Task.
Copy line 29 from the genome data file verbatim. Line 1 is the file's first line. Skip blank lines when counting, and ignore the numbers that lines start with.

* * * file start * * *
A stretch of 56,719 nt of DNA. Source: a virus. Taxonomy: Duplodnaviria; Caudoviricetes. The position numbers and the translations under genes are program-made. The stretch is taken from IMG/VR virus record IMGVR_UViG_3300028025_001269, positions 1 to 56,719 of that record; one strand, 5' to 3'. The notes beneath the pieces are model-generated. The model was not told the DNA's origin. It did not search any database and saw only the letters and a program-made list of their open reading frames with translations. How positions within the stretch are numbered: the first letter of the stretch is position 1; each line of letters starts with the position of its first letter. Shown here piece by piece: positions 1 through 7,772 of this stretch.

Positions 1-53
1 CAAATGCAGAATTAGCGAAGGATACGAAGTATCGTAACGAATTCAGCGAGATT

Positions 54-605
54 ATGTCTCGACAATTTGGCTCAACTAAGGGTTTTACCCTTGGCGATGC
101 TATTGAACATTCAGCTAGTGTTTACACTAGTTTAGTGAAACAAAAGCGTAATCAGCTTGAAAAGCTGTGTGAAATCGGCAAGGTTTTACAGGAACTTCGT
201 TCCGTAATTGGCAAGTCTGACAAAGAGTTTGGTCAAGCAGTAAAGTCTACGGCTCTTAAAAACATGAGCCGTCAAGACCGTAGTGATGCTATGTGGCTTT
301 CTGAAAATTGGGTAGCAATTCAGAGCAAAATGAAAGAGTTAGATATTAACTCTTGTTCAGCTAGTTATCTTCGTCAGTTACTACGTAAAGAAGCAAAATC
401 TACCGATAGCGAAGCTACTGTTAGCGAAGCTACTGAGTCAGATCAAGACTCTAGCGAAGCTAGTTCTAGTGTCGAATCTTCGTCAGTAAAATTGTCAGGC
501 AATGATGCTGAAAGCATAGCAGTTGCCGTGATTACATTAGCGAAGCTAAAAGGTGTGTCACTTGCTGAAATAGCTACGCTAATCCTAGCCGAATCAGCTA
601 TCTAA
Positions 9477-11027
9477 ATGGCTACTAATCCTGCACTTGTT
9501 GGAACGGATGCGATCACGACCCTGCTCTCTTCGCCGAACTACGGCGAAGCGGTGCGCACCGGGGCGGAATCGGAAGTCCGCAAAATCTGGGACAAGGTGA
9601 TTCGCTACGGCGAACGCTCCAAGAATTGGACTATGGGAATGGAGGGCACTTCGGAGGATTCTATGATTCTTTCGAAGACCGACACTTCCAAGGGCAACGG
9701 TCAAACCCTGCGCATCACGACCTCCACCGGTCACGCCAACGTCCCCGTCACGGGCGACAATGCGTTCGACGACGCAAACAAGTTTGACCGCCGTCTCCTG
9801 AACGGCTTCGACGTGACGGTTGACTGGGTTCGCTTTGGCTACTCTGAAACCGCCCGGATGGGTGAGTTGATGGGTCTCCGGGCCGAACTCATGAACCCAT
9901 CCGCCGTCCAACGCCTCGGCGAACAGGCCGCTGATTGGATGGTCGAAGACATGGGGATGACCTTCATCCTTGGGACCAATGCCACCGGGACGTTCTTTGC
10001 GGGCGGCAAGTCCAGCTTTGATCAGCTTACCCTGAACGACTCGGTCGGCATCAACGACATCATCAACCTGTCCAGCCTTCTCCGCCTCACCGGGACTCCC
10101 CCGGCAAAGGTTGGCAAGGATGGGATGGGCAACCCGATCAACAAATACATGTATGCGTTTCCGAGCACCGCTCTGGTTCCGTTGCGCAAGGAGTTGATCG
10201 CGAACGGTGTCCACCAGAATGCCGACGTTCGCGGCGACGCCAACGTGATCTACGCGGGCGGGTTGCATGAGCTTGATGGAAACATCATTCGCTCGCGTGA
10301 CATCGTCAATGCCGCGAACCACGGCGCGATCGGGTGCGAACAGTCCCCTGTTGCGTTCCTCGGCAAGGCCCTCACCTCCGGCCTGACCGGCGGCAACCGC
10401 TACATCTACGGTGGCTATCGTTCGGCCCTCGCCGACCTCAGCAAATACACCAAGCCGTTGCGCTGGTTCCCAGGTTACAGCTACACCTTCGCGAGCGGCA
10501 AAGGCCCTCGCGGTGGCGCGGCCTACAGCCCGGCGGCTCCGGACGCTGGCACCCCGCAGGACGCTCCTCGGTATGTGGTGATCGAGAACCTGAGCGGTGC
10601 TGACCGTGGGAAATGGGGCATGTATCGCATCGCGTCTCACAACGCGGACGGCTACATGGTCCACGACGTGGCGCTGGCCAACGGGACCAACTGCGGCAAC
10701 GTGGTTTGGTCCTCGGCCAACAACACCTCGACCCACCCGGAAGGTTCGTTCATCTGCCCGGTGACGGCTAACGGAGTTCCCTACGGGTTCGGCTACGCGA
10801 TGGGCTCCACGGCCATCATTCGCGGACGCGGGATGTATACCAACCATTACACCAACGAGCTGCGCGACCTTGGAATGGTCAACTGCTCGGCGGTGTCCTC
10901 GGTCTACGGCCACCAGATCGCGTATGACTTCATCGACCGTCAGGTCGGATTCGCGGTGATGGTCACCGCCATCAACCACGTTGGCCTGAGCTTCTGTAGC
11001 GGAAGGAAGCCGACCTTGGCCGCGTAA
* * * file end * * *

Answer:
11001 GGAAGGAAGCCGACCTTGGCCGCGTAA